21 years old, Art Student, Illustrator, Photographer, Writer, Thinker, Existentialist.





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Wednesday, 18 May 2011

Xenophobia =/= Ignorance

Ota Benga and the Worlds Fair

1904

Although nowadays we would consider the exhibition and exploitation of humans in a socially accepted way to be wholly inappropriate, in 1904 it was considered a form of entertainment at the Saint Louis World's Fair. Although there were many exhibits on show at this event I feel that the most shocking and disgraceful was the Human Zoo. After the Spanish-American War the United States gained new territory, such as Guam, the Philippines and Peurto Rico – in order to show their ‘achievements’ they took the people from their homeland in order to place them on display in Human Zoos.


Ota Benga with an orangutan named Dohong at the Bronx Zoo in 1906

These exhibitions were designed to make people think that the white race was superior; many of the world’s leading scientists swore by the anthropologist Alfred Cort Haddon’s theory when he said that, "on the whole, the white race has progressed beyond the black race." People left the World’s Fair fascinated by these ‘uncivilised savages’ as they were initially described - it’s hardly giving them the respect, equality and civil rights that the human beings deserve.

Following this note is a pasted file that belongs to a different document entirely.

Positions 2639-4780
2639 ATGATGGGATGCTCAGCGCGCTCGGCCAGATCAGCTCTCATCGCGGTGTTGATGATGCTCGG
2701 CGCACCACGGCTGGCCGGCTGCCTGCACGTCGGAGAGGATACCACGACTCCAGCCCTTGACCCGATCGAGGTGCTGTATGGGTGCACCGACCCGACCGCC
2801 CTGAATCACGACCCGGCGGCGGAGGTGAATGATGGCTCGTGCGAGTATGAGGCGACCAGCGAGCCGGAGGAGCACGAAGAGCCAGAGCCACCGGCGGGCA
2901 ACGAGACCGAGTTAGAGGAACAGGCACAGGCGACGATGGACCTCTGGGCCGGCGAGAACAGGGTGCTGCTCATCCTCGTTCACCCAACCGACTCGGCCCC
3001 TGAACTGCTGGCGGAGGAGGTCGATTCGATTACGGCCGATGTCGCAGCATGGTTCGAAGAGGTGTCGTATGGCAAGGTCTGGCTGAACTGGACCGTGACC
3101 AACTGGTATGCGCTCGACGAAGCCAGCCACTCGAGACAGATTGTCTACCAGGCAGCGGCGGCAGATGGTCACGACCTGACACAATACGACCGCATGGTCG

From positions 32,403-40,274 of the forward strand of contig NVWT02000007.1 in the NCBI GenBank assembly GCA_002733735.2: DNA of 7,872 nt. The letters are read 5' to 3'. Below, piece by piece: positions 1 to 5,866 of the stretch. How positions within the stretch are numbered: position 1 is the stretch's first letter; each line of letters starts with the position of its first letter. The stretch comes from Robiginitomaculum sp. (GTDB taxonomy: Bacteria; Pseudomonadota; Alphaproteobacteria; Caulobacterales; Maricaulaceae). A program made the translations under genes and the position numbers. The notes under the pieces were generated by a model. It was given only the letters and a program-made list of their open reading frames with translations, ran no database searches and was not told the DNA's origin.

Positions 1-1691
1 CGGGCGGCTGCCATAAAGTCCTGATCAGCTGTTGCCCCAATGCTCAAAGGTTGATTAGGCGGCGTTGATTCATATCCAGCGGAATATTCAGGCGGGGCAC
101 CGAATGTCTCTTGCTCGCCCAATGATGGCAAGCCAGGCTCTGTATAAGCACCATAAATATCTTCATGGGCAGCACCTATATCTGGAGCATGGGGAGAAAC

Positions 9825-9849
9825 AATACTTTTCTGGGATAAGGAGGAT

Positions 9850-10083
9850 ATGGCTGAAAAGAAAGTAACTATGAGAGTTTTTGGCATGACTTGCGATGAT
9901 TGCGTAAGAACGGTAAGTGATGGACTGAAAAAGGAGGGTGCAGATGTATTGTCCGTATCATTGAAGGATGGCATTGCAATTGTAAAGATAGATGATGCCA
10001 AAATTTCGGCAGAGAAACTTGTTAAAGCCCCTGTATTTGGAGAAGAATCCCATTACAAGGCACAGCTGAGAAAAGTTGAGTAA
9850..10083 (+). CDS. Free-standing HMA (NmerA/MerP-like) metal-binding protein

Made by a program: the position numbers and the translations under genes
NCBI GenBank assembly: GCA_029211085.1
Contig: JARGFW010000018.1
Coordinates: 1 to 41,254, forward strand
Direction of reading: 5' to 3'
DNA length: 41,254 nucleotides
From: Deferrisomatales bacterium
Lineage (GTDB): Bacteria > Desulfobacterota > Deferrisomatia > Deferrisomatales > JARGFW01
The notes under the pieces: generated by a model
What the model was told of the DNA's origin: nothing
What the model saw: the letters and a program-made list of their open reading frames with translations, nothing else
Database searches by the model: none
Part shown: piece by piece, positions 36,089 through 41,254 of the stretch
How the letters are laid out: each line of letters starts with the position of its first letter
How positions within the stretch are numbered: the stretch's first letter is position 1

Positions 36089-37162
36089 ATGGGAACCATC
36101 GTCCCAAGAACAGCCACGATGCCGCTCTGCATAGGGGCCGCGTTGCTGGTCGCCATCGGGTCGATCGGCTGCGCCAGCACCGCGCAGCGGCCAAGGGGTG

I was first aware of the World’s Fair after seeing a documentary telling of the poignant story of the Batwa pygmy Ota Benga and his struggle to secure his own independence and identity within the western world. His harrowing tale is both upsetting and fascinating, from being born in the Belgian Congo he was brought into the public eye and described as being a savage and a primitive human, when in actual fact he was friendly, kind, peaceful and gentle - if anything he was more of a human than the people exhibiting him were.

The lessons we have learned throughout history have taught us that no good has ever come from any of this pseudo-research, just more reasons to oppress and persecute others. We are all human and we all express the same feelings and emotions, therefore we all deserve to be treated equally without fitting into the stereotypical categories that the society we live in has created.

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